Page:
The Clinton Foundation is a Little Rock, Arkansas-based non-profit 501(c)(3) “operating foundation” (rather than a personally endowed “private foundation”) that accepts public donations and operates programs in more than 40 countries on six continents and in all 50 United States.
Since 2004 the Foundation has given $140,790,150 in eight major areas: Climate Change; Health; Economic Development; Workforce Development; Community Development; Sustainable Development; HIV/AIDS; and Malaria. The foundation does not respond to unsolicited applications for funding. Since a reorganization in 2001, the Clinton Foundation has raised close to $2 billion from “a vast global network that includes corporate titans, political donors, foreign governments and other wealthy interests,” according to a Washington Post review of public records. Critics have highlighted the foundation’s ongoing reliance on foreign governments’ support and question Hillary Clinton’s independence as secretary of state and as a possible president. The erratic actions of Chelsea Clinton since she joined the Foundation’s board in 2011 has further deepened concern about its legitimacy.
Most Clinton Foundation money stays in-house and little goes to charitable grants. Its 2013 IRS Form 990 shows only $8,865,052 for paid grants, while salaries, fundraising and internal expenses total $84,684,494; that is, only between 10 and 15 per cent of the Foundation’s spending goes for grants to charities. The Foundation’s much-admired projects are operated through hired staff and partnerships with like-minded individuals, organizations, corporations, and governments. The Foundation’s six highest paid officers receive total annual compensation of $2.9 million; 35 employees and 34 contractors are paid more than $100,000 annually.
Political Contributions Includes contributions from the foundation’s employees, their family members, and its political action committee.
The Clinton Foundation was originally founded as the William J. Clinton Presidential Foundation in 1998 in Little Rock, Arkansas with $3,083,429 revenue and net assets of $2,930,220. Its purpose statement said, “The Foundation solicits and accepts gifts or bequests of money or property for the purpose of construction and initially endowing the Presidential Archival Facility, and for the purpose of constructing and maintaining related research and educational facilities and activities.”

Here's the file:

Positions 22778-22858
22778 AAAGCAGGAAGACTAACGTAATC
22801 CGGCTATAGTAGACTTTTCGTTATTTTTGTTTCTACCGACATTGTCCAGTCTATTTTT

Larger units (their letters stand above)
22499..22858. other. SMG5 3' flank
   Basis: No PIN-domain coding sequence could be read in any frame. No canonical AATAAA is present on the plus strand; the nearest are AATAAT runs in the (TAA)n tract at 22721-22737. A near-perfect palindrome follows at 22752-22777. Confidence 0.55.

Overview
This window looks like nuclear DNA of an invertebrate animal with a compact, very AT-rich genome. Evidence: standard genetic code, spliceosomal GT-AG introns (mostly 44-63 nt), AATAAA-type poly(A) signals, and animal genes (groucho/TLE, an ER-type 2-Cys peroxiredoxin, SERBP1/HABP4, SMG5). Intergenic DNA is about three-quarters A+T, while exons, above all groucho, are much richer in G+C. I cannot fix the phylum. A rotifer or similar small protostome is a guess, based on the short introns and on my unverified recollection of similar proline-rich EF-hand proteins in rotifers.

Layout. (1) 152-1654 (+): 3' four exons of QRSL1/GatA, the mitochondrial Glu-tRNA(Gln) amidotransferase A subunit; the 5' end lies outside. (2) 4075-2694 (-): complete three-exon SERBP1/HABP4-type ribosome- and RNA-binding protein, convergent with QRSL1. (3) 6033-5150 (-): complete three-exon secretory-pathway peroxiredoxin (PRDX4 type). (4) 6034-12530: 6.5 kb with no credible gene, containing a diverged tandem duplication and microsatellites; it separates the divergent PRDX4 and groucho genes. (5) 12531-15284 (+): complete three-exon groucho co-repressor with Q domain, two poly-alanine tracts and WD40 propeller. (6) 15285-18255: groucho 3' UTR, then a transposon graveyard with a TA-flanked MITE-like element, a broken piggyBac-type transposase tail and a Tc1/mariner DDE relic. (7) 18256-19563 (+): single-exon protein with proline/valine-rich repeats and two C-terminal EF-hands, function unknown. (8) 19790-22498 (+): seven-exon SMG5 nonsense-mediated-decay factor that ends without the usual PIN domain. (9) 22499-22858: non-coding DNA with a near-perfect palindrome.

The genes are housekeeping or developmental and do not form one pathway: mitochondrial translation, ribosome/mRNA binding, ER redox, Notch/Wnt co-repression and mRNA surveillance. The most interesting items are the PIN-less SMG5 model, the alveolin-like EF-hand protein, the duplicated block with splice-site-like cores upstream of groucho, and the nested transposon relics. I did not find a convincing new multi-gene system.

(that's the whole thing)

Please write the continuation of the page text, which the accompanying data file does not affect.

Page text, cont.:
In 2005, the name was changed to the William J. Clinton Foundation with $82,434,760 revenue and net assets of $161,751,743. Its new statement was, “The mission of the William J. Clinton Foundation is to strengthen the capacity of people in the United States and throughout the world to meet the challenges of global interdependence. To advance this mission, the Clinton Foundation has developed programs and partnerships in the following areas:
In 2012 the name was changed to the Bill, Hillary & Chelsea Clinton Foundation with $54,712,950 revenue and net assets of $183,590,035. Its new statement was, THE CLINTON FOUNDATION WORKS TO IMPROVE GLOBAL HEALTH AND WELLNESS, INCREASE OPPORTUNITY FOR WOMEN AND GIRLS, REDUCE CHILDHOOD OBESITY, CREATE ECONOMIC OPPORTUNITY AND GROWTH, AND HELP COMMUNITIES ADDRESS THE EFFECTS OF CLIMATE CHANGE.
An office was established in New York City.
The complex and tangled structure of the Clinton Foundation encompasses:
The foundation has relied most heavily on seven donors that have each given more than $25 million, including the Radcliffe Foundation, established in Toronto, Canada, by Canadian mining and filmmaking magnate Frank Giustra; the national lottery of Holland; and Chicago-based Democratic donor Fred Eychaner. Major donors giving at lower levels run the gamut of industries and interests, such as the investment banking firm Goldman Sachs, beverage giant Coca-Cola, and the governments of Oman, Kuwait and the United Arab Emirates.
Foundation grants not including government, corporate or individual donations are substantial. IRS records show that 142 foundations gave 229 grants totaling $21,706,024 to the Foundation.
Ten top foundation donors:
|Granting Foundation||Total Amount|
|CLINTON FAMILY FOUNDATION||$2,297,000|
|THE M.A.C. GLOBAL FOUNDATION||$1,125,000|
|PRITZKER FAMILY FOUNDATION||$1,110,000|
|GENERAL MOTORS FOUNDATION INC||$684,455|
|DEUTSCHE BANK AMERICAS FOUNDATION||$498,000|
|WELLS FARGO FOUNDATION||$200,000|
|ENTERTAINMENT INDUSTRY FOUNDATION||$125,438|
The Clinton Foundation has given 99 grants to 84 recipients totaling $140,790,150.
Ten top recipients of Clinton Foundation grants:
|NATIONAL ARCHIVES AND RECORDS ADMINISTRATION||$43,200,000|
|CLINTON BUSH HAITI FUND||$37,188,311|
|BUSH CLINTON KATRINA FUND||$30,082,400|
|AMERICAN HEART ASSOCIATION||$4,352,233|
|CLINTON HEALTH ACCESS INITIATIVE||$4,000,000|
|ALLIANCE FOR A HEALTHIER GENERATION||$3,996,197|
|CLINTON FOUNDATION AIDS INITIATIVE||$1,999,082|
|UNITED STATES FUND FOR UNICEF||$750,000|
|JP HAITIAN RELIEF ORGANIZATION||$500,000|
|GLOBAL FAIRNESS INSTITUTE||$500,000|
Follow this link to explore the Clinton Foundation’s interactions with donors, organizations, activists and influentials.
Follow this link to explore foreign support for the Clinton Foundation.
Hillary’s Senate confirmation hearing and conflicts of interest
In 2009’s Senate confirmation hearing on Hillary Clinton’s nomination as Secretary of State, then-Sen. Richard G. Lugar (Ind.), who was the ranking Republican on the Senate Foreign Relations Committee, called the foundation “a unique complication that will have to be managed with great care and transparency” and called on the organization not to take any new foreign-government money while Clinton was serving as secretary of state.